After munching down on a muffin that had as much date butter as I could load on it, and juice, Kevin, another writer, and I took the elevator down to the tunnel and out at ground level and across the street to Farabee Jeep Tours to meet the rest of our group. We were to be among the first to take advantage of a guided tour with Farabee Jeeps in new partnership with Furnace Creek Resort.
Roger, Andy, and I piled into one jeep while the rest crawled into the other. Our first stop took us briefly back into Nevada to the ghost town of Rhyolite, a mining town brought to life when quartz, found in abundance, was described as “just full of free gold.” As boomtowns did, hotels, a school, stores, electric plants, foundries, a hospital, and even a stock exchange and Board of Trade, grew into an active community. It laid claim to a unique Bottle House made out of 50,000 beer and liquor bottles. In more recent years, it was renovated thanks to Paramount Pictures. It now stands mostly alone as the wind blows through the few standing or partly standing buildings, remnants of the exciting glory days of the early 1900s. By 1916, the lights and power were shut down and the nights were silent again but for that blowing wind.
We continued our adventure back into Death Valley NP, CA, and a 26-mile, one-way tour of Titus Canyon. I had not been in this canyon before and it offered spectacular views. The driver stopped at Red Pass where we took pictures and marveled at the twisting-turning path that lay ahead of us. We stopped to investigate the ghost town of Leadfield. It lived from 1926 thru 1927. The entire unpaved drive was quite amazing but even more fun as we advanced into the canyon’s narrowest part.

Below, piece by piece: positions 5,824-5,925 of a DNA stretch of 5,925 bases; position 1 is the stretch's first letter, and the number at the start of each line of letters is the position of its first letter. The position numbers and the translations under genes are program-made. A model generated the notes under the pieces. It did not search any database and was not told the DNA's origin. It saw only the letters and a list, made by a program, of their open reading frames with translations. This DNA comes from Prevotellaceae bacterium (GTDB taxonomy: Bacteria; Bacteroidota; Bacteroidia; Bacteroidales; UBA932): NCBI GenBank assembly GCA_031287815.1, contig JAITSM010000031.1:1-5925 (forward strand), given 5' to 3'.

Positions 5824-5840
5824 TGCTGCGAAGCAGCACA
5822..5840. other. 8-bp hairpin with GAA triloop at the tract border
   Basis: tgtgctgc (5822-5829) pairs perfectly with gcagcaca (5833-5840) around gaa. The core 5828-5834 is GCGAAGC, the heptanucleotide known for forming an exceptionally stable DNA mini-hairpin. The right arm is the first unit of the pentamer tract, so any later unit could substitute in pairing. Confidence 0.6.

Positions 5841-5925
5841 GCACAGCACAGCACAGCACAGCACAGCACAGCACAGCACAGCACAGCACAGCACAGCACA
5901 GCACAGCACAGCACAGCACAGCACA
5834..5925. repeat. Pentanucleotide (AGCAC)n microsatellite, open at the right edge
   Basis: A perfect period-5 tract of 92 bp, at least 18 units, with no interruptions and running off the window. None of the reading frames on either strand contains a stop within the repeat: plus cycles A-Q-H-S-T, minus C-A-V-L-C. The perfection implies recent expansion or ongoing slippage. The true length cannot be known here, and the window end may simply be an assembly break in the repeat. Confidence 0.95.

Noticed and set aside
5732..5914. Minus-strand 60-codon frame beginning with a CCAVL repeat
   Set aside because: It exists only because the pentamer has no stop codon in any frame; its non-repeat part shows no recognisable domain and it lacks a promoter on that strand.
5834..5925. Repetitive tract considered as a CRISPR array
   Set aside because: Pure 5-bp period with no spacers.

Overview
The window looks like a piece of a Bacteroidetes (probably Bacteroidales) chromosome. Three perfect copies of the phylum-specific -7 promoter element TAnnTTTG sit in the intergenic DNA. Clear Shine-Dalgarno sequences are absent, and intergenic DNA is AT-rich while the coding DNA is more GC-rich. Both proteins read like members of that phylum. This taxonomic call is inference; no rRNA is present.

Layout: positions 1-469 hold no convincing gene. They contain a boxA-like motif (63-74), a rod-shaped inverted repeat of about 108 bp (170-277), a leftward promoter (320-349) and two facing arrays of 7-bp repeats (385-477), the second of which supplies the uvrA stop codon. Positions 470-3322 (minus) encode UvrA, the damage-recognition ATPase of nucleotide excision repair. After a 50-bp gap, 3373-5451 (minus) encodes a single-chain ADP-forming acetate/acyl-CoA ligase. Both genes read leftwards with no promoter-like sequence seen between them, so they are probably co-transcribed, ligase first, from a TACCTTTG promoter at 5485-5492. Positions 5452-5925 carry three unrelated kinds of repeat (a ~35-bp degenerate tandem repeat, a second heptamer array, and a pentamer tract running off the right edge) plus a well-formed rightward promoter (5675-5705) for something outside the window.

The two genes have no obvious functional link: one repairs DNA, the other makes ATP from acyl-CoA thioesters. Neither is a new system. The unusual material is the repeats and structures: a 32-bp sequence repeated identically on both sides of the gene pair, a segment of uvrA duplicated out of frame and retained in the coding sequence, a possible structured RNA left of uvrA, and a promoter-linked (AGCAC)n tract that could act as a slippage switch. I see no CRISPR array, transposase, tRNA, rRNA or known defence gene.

I love jeep rides into places you shouldn’t travel with a sedan – and for sure, you would not get a big RV through the canyon’s most restricted points. The jeep sunroof provided views directly above as well as the sites through the windshield.
We arrived back at the Inn’s Sunday Brunch about an hour late. It is acclaimed for its vast array of choices, even to the point of private flights into Furnace Creek on Sunday mornings, specifically for this brunch.
We later congregated for farewell cocktails at the Inn’s poolside before we had our last dinner in the Inn Dining Room.
After a final breakfast with Roger and Mona, everyone arrived for the 8 a.m. departure. Unwilling to give it up so completely, Mona took a last side trip through Twenty Mule Team Canyon. It paralleled the road through a twisty, hilly canyon, just our type.
It was a fun trip with a great group of writers, so ably scheduled by Mona Mesereau, our promoter and leader. Although I had been there many times before, I learned and experienced new things, a good reason for a repeat trip to Death Valley National Park along with the first time adventure of staying in a major resort.
Back in real time, this is January 1, 2014, and the beginning of a new year, a new chapter, a new adventure, a new everything. Make the most of each of your new minutes and new days. Many hugs and God’s blessings to you from this Silver Gypsy.
Winter in the Wilderness, the first e-book novel published by Minshall, is offered at most Internet book sites. A print edition may be obtained from Amazon, or you can order an autographed copy from the author at Box 1040, Congress, AZ for $7.95 plus $3.50 for postage and handling. The fourth edition of RVing Alaska and Canada is available through Amazon.com.
At 45, Widow Minshall began 20 years of solo full-time RVing throughout Alaska, Mexico, and Canada. Sharlene canoed the Yukon, mushed sled dogs, worked a dude ranch, visited Hudson Bay polar bears, and lived six months on a Mexican beach. She lectured at Life on Wheels, published six RV-related books and wrote a novel, “Winter in the Wilderness.”
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